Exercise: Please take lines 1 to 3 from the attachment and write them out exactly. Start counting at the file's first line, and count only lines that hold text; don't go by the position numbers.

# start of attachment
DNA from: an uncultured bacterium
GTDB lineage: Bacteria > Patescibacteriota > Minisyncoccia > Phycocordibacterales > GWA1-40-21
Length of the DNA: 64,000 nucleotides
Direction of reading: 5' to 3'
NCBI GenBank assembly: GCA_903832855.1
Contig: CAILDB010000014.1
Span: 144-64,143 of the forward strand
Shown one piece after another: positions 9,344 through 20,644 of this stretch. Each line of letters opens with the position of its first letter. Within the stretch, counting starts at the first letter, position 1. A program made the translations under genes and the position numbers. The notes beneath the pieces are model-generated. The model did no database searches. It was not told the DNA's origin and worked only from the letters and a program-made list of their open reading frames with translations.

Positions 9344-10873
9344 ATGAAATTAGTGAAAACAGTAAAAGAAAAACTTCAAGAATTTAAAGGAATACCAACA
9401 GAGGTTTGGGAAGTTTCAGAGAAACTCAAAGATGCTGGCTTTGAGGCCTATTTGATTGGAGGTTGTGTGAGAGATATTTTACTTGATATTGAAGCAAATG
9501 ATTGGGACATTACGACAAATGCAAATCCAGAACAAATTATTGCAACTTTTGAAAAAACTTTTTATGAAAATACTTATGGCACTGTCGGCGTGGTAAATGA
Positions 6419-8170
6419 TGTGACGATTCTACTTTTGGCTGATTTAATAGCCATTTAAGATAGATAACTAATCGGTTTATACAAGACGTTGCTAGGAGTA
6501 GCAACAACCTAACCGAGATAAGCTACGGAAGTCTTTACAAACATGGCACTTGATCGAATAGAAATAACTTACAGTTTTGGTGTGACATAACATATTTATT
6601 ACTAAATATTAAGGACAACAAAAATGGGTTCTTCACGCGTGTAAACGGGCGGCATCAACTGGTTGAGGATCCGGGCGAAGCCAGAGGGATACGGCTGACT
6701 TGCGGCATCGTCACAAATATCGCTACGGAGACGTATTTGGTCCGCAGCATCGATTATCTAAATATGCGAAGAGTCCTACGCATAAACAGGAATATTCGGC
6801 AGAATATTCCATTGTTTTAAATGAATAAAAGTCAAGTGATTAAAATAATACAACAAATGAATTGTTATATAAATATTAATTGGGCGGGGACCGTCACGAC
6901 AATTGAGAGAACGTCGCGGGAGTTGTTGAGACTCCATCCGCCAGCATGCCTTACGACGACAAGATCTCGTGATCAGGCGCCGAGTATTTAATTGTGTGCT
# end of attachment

DNA from: an uncultured bacterium
GTDB lineage: Bacteria > Patescibacteriota > Minisyncoccia > Phycocordibacterales > GWA1-40-21
Length of the DNA: 64,000 nucleotides